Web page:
Posted: February 20th, 2012 | By: Lisa Snedeker
The Joseph Branch Excellence in Teaching Award was presented to Steven M. Virgil, director of the Community Law and Business Clinic and associate clinical professor of law, at the Founders’ Day Convocation on Feb. 16, 2012, in Wait Chapel.
In his four years at Wake Forest, Virgil has helped create opportunities for law students to make a difference in the community through the Community Law and Business Clinic. His clinical students have provided legal services to more than 400 individuals and entities.
According to Executive Associate Dean of Academic Affairs Suzanne Reynolds, students praise Professor Virgil for infecting them with his passion to serve the underserved and marginalized, for his exacting ethical and professional standards, and for being “a really cool guy.”
“The CL&BC is one of the most significant ways that the University uses its human and intellectual capital to make a difference in the community in which it lives,” Reynolds said. “Students in the CL&BC, which assists NGOs and low-wealth entrepreneurs, describe the experience as the most meaningful of law school, and they describe the quality of legal services that they provide under Professor Virgil’s supervision as ‘better than any I’ve seen in any of the law firms with which I have clerked.’”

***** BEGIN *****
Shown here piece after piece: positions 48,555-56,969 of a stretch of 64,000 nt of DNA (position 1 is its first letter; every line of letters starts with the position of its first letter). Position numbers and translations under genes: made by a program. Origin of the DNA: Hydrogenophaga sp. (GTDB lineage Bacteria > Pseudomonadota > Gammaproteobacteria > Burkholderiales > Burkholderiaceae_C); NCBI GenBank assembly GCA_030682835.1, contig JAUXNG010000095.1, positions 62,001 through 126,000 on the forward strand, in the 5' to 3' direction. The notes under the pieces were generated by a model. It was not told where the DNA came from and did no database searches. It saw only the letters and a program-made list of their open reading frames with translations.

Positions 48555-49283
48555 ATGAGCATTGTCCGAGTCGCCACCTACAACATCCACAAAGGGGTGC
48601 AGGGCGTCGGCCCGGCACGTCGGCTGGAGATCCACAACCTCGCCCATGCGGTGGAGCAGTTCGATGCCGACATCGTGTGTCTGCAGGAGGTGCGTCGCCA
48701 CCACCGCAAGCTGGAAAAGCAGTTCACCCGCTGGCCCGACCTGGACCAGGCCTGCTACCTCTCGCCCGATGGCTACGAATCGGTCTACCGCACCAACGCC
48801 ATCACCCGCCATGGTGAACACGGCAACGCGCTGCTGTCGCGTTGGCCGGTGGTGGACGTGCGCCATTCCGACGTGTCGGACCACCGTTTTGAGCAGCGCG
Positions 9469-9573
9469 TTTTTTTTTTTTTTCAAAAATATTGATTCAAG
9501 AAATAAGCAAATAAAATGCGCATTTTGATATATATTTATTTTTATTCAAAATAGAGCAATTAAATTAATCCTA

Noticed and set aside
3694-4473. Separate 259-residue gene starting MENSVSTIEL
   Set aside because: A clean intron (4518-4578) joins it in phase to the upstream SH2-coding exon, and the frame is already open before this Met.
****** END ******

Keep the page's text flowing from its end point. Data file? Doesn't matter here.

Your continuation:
In addition to the clinic, Virgil teaches Poverty Law and Non-Profit Organization Law, among other courses. He is also serves as the University’s first Director of the Institute for Public Engagement and he has fostered inter-professional development, joining divinity, medical and law students for week-long courses in Nicaragua, where the students compare their senses of professional identity and where law students spend their time providing legal services to NGOs in Managua.
“I’m honored to receive the Joseph Branch Excellence in Teaching Award,” Virgil said. “Teaching at Wake Forest has been the most rewarding experience in my career and to receive this recognition is a great honor.”
Prior to joining the Wake Forest law faculty in 2008, Virgil taught at another law school for several years and practiced law in Cleveland, Ohio and Omaha, Neb. He clerked for the Honorable George W. White, Chief Judge, U.S. District Court, Northern District of Ohio, is a former legal aid lawyer, and an Equal Justice Fellow.
The Joseph Branch Excellence in Teaching Award was established in 1985 to honor Wake Forest alumnus Joseph Branch (JD ’38, LLD ’83) upon his retirement from the North Carolina Supreme Court. Branch embodied the humanistic, student-centered approach to legal education that is the law school’s heritage. Recipients are chosen from the School of Law faculty on the basis of outstanding teaching and service to the legal profession.